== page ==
A. President Ronald Reagan at his first inauguration. He came aboard “the Erie 400” (J. P. Morgan’s former private railroad car). A friend owned the car and I traveled extensively on it for many years. I also met the man who invented the “port-a-john” and got preferred passes to the inauguration because he had the contract to provide the convenience stations for the event (Johnny Carson was suing him because he printed “Here’s Johnny” on them). I was also privileged to attend the “Inaugural Ball” held at the Washington Hilton Hotel with Tanya Tucker, Glen Campbell, Charlie Pride and Charleton Heston. I have also met and catered to Rod Stewart/band, REO Speedwagon, Tom Jones, Cheryl Ladd, Rick Springfield, Roman Gabriel, Mel Ott, Donny Shell, Ben Davidson, Art Fleming, Soupy Sales, Ray Knight, Stedman Graham, Edwin McCain and, of course Nancy Lopez, a truly wonderful person.
Q. Favorite hobbies or activity outside work?
A. Riding my Harley, sailing in Charleston harbor, boating on the Flint, ice and wood sculpturing.
Q. If you could take back one business decision you made in your career, what would it be?
A. I bought a 34 room mountain inn complete with a 100-seat restaurant. It was 24 hours a day, 7 days a week and consumed my whole life. The worst part was taking possession during Christmas and having to service a family reunion that had pre-paid for the holiday. The money was absconded by the previous owners so, I did it for a loss of revenue.
Q. Best thing about your job?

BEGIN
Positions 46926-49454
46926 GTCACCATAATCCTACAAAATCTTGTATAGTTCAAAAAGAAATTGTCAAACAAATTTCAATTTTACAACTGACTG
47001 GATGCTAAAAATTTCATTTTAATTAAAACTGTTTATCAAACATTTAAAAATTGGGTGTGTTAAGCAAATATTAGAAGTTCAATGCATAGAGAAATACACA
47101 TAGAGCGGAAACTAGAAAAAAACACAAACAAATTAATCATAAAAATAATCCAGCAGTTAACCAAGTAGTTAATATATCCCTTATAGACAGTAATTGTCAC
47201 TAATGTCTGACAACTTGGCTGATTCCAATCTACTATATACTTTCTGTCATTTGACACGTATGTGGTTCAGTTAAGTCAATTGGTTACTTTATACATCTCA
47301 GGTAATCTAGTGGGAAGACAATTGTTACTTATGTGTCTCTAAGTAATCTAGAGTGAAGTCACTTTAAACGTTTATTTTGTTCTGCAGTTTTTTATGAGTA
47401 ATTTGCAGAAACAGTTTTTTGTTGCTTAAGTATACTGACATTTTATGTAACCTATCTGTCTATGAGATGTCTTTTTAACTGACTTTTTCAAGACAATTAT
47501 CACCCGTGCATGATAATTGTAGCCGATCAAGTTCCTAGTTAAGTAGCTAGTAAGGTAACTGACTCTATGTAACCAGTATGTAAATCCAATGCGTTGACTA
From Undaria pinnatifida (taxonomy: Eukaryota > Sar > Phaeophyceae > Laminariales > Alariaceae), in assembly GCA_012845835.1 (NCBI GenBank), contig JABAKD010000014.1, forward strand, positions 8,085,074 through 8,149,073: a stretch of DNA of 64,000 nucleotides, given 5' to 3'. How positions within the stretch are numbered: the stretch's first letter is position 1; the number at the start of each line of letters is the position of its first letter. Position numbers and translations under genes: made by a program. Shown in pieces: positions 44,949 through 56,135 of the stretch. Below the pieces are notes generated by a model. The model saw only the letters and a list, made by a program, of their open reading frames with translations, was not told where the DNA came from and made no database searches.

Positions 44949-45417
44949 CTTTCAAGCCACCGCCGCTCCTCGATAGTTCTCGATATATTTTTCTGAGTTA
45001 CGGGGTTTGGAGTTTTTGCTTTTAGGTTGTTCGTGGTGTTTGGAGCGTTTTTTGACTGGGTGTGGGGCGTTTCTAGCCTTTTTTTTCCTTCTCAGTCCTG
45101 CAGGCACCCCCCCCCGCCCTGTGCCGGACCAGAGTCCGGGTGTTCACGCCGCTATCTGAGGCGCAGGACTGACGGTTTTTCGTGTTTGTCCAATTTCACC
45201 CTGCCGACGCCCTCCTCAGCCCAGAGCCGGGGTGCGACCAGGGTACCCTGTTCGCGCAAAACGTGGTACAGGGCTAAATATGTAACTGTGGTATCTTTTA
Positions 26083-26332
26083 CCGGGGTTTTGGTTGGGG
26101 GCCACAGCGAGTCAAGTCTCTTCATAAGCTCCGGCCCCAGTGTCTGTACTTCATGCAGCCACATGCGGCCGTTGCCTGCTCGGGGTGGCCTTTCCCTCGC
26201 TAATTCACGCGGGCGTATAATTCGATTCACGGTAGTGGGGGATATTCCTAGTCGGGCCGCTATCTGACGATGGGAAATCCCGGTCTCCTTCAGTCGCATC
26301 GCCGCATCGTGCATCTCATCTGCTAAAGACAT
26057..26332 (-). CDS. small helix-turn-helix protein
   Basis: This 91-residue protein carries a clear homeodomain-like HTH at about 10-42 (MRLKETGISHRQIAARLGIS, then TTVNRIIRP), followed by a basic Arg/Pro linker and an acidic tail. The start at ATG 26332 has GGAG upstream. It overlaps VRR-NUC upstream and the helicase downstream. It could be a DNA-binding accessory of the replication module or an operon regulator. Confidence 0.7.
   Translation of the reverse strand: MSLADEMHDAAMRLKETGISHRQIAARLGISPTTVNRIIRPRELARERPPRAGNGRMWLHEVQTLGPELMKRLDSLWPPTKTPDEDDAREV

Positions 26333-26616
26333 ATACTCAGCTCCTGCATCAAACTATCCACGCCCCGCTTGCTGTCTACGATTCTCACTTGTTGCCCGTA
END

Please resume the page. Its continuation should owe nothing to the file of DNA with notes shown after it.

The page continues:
A. The members I work for and the diversity and challenges of leading a great team of professionals to maintain and service 222 acres, golf course, tennis, fitness and pool facilities and a 22,000 square foot clubhouse with food and beverage service.
Q. Worst thing about your job?
A. Being on call 24/7, even holidays. Vacations are the same and I don’t ever take all of the days allotted.
Q. The most beneficial course I took in school was?
A. Business Management.
Q. What would be your dream job if you were able to pick a position outside your current career path?
A. A drummer in a rock and roll band or a boat captain.
Q. Finish this thought; “on the first anniversary of my retirement, I see myself…
A. Sailing from port to port with Monti and seeing our boys and grandchildren more often.
Q. What is the one trait a strong business leader cannot afford to be without?
Q. Crystal ball time: What’s your call on when the economic recovery for our area will be in full swing?
A. When the leaders of this great country put our well being ahead of theirs.
Q. What kind of music might I find on your list of most played on your iPod?
A. Jazz, rock, country — anything but rap crap.
Q. What do you think is the biggest change Albany will see in the next 10 years?
A. Hopefully more industry.
Q. What was the best vacation you’ve ever taken? Why?
A. Sailing in Charleston harbor with Monti and my boys last year, then going to visit my family in the mountains.
Q. What are the biggest changes you have seen in your specific line of business over the past few years?
A. Competition for recreational dollars has increased dramatically with overbuilding of golf courses and increases in family-oriented venues.